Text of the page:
More than 30 years ago, when the United Nations designated the first Monday in October each year as World Habitat Day, we never could have foreseen the importance of safe and adequate shelter in the face of the COVID-19 crisis.
According to data from ECLAC, almost 100 million people (21% of the urban population) live in poverty in Latin America and the Caribbean, in unsuitable housing or settlements, with little access to drinking water and sanitation. In 2019 Trinidad and Tobago’s Ministry of Housing and Urban Development estimated that some 200,000 people, about 19% of the population, live in informal settlements. The waiting list for government-subsidized housing is approximately 107,000 people, some waiting for up to 25 years.
For this reason, this World Habitat Day 2020 Habitat for Humanity published the report “Cornerstone of Recovery” in which we discussed how much official statistics might underestimate the role of housing in the economy, given the size of the informal sector in many emerging market economies. We further developed “back-of-the-envelope” estimates of the potential undercount, to measure the role of housing in the economies, representing both investment and housing consumption. To this end, the GDP data of 11 countries were examined in detail and it was analyzed whether the housing sector could really support the economic recovery in the world; taking into account that at the same time the economy would be activated, low-income households would be improving to safer and healthier homes and thus, helping to reduce the spread of COVID-19.
“The results are revealing: existing datasets in low-to-middle-income countries are often incomplete or inaccurate, and efforts to measure housing’s contribution to the economy have largely focused on developed countries, according to the report”, says Ernesto Castro-García, Area Vice President, Habitat for Humanity International, Area Office for Latin America and the Caribbean. Low-and-middle-income countries tend to emphasize housing construction’s share of GDP in national datasets but not the larger housing services component, which includes rent, maintenance and utility costs as well as rent equivalency values assigned to owner-occupied homes, according to the report.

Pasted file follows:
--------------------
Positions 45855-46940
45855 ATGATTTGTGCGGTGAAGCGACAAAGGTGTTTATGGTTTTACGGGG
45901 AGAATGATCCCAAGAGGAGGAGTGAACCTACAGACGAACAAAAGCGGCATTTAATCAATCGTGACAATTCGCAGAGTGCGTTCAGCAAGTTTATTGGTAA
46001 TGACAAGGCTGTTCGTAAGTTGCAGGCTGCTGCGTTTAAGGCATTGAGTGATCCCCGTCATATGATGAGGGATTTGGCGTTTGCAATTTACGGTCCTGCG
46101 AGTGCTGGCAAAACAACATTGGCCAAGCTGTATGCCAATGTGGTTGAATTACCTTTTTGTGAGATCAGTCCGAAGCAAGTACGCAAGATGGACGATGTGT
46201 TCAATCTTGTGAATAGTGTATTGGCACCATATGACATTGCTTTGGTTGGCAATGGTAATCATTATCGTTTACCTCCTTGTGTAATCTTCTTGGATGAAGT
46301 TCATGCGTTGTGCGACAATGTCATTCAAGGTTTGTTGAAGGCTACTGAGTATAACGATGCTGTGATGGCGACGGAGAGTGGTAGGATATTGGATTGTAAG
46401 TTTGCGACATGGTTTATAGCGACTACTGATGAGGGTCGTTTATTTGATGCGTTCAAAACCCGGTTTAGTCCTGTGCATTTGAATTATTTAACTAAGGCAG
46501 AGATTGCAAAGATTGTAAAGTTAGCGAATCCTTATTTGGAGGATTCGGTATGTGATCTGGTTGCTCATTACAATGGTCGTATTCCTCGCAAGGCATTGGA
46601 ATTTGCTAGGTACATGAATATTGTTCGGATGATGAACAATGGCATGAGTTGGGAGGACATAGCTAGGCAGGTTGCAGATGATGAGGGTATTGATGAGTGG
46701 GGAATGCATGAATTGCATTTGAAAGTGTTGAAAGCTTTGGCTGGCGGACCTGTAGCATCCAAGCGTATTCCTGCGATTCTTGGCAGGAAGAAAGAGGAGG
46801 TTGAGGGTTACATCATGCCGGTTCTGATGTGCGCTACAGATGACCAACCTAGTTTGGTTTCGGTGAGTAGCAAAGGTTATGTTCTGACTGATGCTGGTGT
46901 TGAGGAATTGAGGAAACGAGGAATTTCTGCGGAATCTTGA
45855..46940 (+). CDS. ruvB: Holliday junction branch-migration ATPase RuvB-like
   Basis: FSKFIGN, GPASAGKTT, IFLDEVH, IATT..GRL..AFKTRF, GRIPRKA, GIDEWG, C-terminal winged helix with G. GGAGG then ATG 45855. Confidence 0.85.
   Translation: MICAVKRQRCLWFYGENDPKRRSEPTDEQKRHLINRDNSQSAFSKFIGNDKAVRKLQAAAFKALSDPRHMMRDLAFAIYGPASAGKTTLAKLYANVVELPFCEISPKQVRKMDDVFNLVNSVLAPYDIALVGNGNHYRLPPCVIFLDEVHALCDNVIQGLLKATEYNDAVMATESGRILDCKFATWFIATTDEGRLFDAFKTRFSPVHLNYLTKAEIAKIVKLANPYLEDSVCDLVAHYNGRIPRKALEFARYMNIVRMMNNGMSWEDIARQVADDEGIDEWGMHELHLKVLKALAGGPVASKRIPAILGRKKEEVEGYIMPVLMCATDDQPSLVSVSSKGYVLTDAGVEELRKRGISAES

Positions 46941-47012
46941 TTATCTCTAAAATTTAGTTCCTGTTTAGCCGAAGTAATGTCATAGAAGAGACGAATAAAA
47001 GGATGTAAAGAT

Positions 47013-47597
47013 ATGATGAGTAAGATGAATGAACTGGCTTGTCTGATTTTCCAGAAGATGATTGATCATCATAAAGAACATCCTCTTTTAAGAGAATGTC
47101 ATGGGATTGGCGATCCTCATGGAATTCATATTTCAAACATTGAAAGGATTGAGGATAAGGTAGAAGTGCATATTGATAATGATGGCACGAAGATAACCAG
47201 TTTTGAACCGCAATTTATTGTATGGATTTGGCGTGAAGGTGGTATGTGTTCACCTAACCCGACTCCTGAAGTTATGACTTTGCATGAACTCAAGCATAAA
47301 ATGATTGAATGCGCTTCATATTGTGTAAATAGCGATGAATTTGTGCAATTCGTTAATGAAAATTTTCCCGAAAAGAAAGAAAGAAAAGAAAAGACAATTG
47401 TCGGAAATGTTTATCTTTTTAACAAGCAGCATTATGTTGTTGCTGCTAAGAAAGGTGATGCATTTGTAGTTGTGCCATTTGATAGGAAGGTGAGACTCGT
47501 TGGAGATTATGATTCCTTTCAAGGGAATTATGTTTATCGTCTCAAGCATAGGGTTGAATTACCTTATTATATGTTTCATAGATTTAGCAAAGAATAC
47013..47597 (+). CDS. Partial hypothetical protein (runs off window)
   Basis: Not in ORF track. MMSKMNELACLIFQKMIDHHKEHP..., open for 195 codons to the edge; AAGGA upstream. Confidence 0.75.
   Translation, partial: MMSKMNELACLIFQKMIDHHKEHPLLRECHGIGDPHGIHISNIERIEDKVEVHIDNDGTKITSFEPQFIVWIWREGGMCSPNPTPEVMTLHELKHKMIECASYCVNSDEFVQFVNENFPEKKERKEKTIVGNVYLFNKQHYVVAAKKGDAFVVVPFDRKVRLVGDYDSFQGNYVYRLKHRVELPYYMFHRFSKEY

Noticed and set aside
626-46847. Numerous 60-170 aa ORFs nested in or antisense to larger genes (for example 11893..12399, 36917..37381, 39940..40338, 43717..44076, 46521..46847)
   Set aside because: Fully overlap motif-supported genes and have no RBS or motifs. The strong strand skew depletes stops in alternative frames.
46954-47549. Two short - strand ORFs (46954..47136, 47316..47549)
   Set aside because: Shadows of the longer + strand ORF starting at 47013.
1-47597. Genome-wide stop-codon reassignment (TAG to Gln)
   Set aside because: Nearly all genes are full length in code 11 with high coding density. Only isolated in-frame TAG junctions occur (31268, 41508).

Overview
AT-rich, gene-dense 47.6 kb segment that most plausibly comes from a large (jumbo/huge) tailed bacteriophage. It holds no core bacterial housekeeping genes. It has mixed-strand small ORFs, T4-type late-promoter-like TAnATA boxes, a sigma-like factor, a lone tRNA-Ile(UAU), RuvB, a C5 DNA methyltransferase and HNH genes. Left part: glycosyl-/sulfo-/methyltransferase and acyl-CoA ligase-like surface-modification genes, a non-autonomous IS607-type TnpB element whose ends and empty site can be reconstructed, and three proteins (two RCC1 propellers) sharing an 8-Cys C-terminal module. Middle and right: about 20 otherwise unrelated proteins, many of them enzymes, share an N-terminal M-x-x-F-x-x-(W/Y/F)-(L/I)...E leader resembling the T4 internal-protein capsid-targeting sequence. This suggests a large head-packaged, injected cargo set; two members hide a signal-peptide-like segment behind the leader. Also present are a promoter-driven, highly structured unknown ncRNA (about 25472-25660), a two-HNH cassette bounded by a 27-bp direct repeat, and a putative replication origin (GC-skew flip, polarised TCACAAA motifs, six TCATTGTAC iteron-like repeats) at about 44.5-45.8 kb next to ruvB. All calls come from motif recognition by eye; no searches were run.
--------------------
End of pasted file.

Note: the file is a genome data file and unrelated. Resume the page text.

In our 23 years of service, we have seen how housing interventions create jobs and, particularly in this pandemic time, how strategic actions help avoid the overcrowding that makes communities more vulnerable to the virus.
Although interventions in the housing sector can produce large economic stimulus effects and would improve the health conditions of families, they are not used prominently by governments. “Interventions in the housing sector can have not only large economic stimulus effects but also improve individual welfare and community health, by helping alleviate overcrowding and creating healthier living conditions. In our 23 years of service, we have seen how housing interventions create jobs and, particularly in this pandemic time, how strategic actions help avoid the overcrowding that makes communities more vulnerable to the virus. Our country must review and include the housing market in the economic reactivation plan”, assures Jennifer Massiah, National Director, Habitat for Humanity Trinidad and Tobago. “I strongly urge consideration of this report, which supports our own recommendations to the Roadmap To Recovery Team. It spells out stimulus policies that, in cooperation with the international and private sectors, focus on middle- and low- income families while including the formal and informal housing market. It emphasizes short-term actions to: make good land available for housing; open access to finance for developers, households and landlords; provide equitable subsidies to households; and offer incentives to lenders and builders.”
You can download the report from the original link above, or from our site here. Cornerstone-of-Recovery_Oct2020 – Habitat and Terwilliger Centre